In defense of brand blogging – in need of some trust?

USA Today recently wrote up an article about the end of corporate blogging.  Refering to a study done by U Mass (Dartmouth) done blog icon, The Myndset Digital Marketing Strategyearlier this year, it said that “…the percentage of companies that maintain blogs fell to 37% in 2011 from 50% in 2010, based on its survey of 500 fast-growing companies listed by Inc. magazine. Only 23% of Fortune500 companies maintained a blog in 2011, flat from a year ago after rising for several years.”

The higher value of women in social media

In another article by Business2Community, I found this graphic below, which cites a survey done with 2,000 members of the Blogher community (all US), showing that blogs invite the highest degree of trust.  The first point that is worth making about this particular survey is that the Blogher community is clearly a more “trusting” group when it comes to digital information and platforms.  Secondly, it’s worth noting that Pinterest (75% female audience), which is equal to blogs in “trustworthiness” for the general online population in the US, gains more trust than both Facebook and Twitter.  The Blogher data, of course, takes greater meaning for brands with a female audience.  And, as I wrote here, women in social media are far more engaged and, according to the industry segment, have an overwhelming say in the purchasing decision.

BlogHer survey trust - The Myndset Digital Marketing Strategy

5 reasons for a corporate or branded blog

Aside from that, however, the key point is that the level of trust gained by blogs is significantly higher than the two “easy” targets, Facebook and Twitter.  I believe that blogging is, more than ever, an important tool in the digital marketing armory for brands.   I have five main reasons for that:

  1. Trust is the single most important value in any communication strategy — and today, trust is sorely missing for customers vis-a-vis brands; but, also for the employees working within.  By virtue of the greater effort, which is demonstrable, customers see the commitment in a blog.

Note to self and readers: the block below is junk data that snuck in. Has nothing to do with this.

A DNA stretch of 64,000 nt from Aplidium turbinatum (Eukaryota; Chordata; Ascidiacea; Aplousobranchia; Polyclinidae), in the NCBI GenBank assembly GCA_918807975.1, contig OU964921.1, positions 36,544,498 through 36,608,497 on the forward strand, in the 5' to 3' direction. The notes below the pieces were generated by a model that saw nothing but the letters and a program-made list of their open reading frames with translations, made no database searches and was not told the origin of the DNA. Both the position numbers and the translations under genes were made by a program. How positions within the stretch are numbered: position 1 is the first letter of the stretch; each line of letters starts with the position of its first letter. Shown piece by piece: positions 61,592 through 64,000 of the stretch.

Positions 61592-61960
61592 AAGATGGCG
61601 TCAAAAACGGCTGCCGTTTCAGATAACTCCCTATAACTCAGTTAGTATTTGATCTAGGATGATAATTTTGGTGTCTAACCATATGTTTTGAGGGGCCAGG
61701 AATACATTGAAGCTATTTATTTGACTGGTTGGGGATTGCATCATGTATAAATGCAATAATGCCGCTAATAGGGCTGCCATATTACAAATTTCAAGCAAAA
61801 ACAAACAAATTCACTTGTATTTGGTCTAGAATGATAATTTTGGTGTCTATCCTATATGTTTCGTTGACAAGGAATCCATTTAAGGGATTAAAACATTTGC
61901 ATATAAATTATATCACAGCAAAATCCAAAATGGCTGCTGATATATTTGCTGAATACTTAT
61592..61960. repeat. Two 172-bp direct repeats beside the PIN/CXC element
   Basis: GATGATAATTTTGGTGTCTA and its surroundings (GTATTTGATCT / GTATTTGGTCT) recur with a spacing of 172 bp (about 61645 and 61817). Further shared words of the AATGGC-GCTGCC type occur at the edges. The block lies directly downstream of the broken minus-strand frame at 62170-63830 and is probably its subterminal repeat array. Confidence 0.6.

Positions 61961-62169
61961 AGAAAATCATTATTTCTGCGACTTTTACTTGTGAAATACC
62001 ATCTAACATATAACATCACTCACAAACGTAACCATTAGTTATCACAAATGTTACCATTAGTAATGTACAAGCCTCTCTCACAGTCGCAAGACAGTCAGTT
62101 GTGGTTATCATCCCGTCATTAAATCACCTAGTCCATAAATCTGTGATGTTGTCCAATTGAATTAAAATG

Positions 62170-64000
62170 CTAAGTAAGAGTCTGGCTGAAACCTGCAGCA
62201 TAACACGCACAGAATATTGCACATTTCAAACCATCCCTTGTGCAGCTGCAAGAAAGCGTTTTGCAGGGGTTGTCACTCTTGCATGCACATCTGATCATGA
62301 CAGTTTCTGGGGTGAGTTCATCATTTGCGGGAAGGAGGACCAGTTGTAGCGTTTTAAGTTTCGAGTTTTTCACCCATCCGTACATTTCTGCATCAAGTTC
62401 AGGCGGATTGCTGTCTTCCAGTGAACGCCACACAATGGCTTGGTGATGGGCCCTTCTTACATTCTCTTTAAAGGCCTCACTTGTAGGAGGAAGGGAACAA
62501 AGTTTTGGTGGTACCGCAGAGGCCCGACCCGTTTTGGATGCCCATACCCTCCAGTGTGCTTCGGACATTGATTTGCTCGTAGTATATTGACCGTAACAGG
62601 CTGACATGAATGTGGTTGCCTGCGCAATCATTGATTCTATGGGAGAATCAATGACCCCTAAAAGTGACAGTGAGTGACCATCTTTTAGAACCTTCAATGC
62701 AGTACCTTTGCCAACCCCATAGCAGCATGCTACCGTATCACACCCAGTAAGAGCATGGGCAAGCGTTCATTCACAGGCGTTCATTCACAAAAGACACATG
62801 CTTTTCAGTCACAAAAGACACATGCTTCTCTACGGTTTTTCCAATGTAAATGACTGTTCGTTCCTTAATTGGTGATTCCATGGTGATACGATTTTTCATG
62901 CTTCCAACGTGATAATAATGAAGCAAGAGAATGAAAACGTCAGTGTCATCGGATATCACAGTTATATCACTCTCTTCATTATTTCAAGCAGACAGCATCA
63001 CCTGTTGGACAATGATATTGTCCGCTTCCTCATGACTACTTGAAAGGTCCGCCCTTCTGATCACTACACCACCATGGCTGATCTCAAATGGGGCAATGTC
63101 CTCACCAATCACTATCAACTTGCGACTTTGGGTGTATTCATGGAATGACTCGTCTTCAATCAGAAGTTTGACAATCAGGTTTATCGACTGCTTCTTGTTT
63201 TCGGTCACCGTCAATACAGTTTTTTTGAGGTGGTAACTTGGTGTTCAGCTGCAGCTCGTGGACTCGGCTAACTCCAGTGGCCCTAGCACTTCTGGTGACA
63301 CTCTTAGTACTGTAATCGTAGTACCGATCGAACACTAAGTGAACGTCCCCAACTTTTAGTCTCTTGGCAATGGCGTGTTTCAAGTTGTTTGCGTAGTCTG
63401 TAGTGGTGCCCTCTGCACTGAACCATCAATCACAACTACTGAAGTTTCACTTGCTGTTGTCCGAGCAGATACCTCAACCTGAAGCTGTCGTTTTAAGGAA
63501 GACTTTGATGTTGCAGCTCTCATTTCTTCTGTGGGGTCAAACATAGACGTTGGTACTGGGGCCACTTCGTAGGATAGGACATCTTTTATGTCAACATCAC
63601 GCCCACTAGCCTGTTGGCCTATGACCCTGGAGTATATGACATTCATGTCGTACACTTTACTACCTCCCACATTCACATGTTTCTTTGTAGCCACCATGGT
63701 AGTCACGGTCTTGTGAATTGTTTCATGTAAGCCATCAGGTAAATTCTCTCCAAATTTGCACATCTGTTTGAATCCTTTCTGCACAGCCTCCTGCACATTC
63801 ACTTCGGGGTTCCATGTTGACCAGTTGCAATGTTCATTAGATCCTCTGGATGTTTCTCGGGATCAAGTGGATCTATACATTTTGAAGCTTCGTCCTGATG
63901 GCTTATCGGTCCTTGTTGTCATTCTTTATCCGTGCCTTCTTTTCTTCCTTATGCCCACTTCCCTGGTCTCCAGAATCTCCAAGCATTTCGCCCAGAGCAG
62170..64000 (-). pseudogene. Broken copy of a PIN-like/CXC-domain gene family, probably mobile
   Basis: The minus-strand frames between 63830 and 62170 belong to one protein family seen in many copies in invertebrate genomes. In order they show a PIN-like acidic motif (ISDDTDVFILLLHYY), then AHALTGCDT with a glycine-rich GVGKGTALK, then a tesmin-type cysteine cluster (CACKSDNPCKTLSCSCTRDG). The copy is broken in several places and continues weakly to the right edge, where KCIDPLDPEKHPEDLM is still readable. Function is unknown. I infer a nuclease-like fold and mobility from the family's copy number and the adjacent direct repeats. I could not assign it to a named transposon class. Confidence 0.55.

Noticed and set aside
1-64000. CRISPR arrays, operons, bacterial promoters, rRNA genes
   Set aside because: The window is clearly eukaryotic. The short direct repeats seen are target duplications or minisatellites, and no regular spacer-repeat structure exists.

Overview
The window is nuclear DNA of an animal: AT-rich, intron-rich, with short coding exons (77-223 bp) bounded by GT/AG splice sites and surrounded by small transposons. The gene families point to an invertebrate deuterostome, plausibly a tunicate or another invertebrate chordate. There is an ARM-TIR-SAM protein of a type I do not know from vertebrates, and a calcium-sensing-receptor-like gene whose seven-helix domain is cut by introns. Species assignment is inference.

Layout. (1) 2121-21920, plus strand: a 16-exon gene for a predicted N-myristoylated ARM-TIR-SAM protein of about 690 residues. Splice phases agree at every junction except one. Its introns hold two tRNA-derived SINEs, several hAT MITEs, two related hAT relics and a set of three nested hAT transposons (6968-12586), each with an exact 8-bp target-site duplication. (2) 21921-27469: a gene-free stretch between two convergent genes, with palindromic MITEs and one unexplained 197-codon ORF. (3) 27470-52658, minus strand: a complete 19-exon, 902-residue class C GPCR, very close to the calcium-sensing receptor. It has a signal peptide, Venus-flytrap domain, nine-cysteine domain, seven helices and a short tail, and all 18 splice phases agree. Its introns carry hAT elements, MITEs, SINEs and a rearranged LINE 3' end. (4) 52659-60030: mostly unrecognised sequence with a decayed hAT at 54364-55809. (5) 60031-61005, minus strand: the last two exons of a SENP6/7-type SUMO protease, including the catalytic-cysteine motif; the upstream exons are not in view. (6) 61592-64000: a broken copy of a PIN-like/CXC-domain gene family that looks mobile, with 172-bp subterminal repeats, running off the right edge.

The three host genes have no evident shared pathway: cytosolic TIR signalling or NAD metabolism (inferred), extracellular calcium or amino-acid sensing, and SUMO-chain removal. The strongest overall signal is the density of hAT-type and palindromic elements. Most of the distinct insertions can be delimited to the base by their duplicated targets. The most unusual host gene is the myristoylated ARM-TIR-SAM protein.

2. Blogs provide a forum for true conversation, providing you can make the content inviting and engaging.  After figuring out how to attract readership, the key is to find ways to allow the customer/reader into the article.  And then, be sure to answer and converse when (if?) comments come in.
  3. Articles — especially long form — provide an opportunity to display greater commitment to and knowledge of the topic.  This is a sure way to leverage a competitive advantage.
  4. Google and Bing love contextually relevant words and well-tagged images.
  5. A blog is your own space to manage the conversation.  You will not have to submit to the rules and ever-changing environment of the various social media networks.

Blog – for deeper social media engagement

Especially since brands/companies cannot find the time, resources, method and voice to write their own blog, I think that the opportunity to have a blog becomes even larger.  Of course, this still means finding the writer, the resources and the editorial line & relevant content.  But, I believe that every brand — all the more so in a B2B environment — has good reason to want to communicate with greater depth with its client and prospective client base.  To the extent the blog can be a way to engage your own employees, as well, I truly subscribe to the blog as a viable part of the digital marketing mix.  And, this is a strategic point: a blog cannot be outsourced.  Moreover, the higher to the top (c-suite) the author, the more powerful the transformation may follow.

Your thoughts?  Please do chime in (and show that blogging is powerful!).

5 thoughts on “In defense of brand blogging – in need of some trust?

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  3. I don't imagine that many outside brand attacks occur on smaller to medium sized businesses. Instead, I'd bet that most of their brand damage comes from within – rogue employees on social media, etc.

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